Tuesday, 26 November 2013

Light in the Darkness

So, on Sunday morning we were laying around in bed, just woken up and not really fully awake yet. Then the phone goes, waking us up properly with concerned thoughts about who might be calling us this early on a Sunday morning. It turns out to not be quite as early as we thought and it's my surf buddy 'Big E' giving me the heads up that there might be a fun little wave, in his own inimitable way. He's what you might call a proper character. Covered in Tattoos and with a "biker goatee" beard, he looks like he could do some damage, until he breaks out his trademark smile, which he does very often. 'Big E' isn't his real name, but he prefers to keep a low profile. From a sketchy past as a member of a certain biker gang, and an avid consumer of illicit substances, he has turned his life around......from the brink of destruction......and now teaches Tai Chi, Chi Gong, mindfulness meditation, and counsels those who are struggling with issues around addiction. These days he's still addicted....but only to surfing now (a much healthier addiction). Not too shabby considering he's pushing sixty. I've learnt a lot from him these past few years, and hopefully given him a few tips to improve his surfing in return.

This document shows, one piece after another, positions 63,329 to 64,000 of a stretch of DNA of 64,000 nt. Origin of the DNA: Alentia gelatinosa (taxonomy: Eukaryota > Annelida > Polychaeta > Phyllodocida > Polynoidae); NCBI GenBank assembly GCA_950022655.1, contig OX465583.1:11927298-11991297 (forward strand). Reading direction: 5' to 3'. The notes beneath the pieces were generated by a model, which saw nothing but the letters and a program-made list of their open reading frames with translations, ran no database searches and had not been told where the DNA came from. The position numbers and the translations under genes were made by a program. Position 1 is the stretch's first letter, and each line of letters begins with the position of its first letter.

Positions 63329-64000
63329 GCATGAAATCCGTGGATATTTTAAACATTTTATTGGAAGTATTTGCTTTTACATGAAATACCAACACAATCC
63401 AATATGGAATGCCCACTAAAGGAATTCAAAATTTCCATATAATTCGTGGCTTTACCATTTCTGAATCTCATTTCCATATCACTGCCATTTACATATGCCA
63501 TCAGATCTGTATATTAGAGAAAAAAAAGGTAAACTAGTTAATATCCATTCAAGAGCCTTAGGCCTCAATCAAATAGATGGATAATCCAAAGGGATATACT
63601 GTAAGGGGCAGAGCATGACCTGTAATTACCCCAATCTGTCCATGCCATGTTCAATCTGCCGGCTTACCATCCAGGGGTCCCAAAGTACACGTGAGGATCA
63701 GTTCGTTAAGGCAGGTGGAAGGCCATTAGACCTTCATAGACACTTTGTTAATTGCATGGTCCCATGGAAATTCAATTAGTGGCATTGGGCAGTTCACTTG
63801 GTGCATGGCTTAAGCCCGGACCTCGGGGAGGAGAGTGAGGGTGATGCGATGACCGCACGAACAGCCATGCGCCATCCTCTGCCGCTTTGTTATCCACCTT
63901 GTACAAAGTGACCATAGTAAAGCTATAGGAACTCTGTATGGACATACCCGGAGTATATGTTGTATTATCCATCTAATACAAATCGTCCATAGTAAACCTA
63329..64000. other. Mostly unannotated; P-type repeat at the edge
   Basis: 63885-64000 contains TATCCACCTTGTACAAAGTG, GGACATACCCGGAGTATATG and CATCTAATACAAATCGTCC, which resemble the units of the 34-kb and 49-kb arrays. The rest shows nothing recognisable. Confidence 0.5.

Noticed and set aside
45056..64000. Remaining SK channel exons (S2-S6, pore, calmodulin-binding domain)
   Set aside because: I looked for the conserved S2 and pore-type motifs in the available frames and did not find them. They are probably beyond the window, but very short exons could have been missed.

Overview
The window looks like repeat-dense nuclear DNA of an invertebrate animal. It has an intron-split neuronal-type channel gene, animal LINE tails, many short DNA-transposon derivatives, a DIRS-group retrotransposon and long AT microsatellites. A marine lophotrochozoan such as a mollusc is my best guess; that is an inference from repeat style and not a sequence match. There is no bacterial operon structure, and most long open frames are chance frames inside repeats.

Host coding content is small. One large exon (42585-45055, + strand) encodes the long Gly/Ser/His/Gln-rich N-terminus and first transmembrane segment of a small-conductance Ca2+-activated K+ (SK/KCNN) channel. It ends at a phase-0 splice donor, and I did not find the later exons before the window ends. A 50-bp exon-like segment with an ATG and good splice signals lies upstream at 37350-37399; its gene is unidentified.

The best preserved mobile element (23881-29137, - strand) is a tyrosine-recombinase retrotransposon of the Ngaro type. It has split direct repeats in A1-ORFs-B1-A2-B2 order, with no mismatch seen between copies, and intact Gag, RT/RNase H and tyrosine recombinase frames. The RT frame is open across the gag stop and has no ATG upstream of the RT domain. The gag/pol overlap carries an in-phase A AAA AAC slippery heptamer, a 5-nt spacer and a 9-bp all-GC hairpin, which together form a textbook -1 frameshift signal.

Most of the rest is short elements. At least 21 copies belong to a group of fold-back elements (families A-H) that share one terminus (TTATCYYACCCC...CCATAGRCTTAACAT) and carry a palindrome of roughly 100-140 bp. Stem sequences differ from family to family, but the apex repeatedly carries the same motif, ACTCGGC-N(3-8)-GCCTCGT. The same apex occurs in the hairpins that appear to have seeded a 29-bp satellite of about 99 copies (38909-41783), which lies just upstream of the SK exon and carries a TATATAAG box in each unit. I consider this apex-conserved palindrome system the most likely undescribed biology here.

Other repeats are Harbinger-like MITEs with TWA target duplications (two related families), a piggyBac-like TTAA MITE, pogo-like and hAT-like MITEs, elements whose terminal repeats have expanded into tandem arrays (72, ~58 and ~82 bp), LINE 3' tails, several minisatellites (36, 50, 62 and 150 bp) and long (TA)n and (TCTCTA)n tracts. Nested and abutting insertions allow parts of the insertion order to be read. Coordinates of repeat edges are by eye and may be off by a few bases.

The surf has been poor for most of the month, so this chance to go for a wave is very welcome. By the time I have had a cup of tea and slice of toast, he's giving me a live run down of the conditions from the top of the dunes. Ten minutes later, and we are both fully covered in neoprene (first time into winter suits, gloves and hoods this season) and heading out to the waves. The conditions weren't epic by any standards, but for most of the session it was just three of us out there picking off the choice waves in the weak winter sunshine. The waves were small, around waist to chest high, but perfect for longboarding on this unusually calm day. I ended up getting out after three hours, when the chill had penetrated to the core.

Later in the day the sea was again calling, and I went surfing once more in the last hour before sunset. The waves were even smaller, but peeling well along a good sandbank. Just being out in the sea as the light changed from full sun, to golden light shimmering on the glassy surface of the sea, to dull oranges and pinks in the sky as the sun dipped, was a magical experience. Insulated from the cold by my wetsuit, between waves I relaxed and took it all in until the only light left was from the few houses and the pub that overlook the southern end of the beach. Catching one final wave in, more by feel than by sight, I remembered how fortunate I am to be able to experience this way of life, and the fleeting rewards that it brings.

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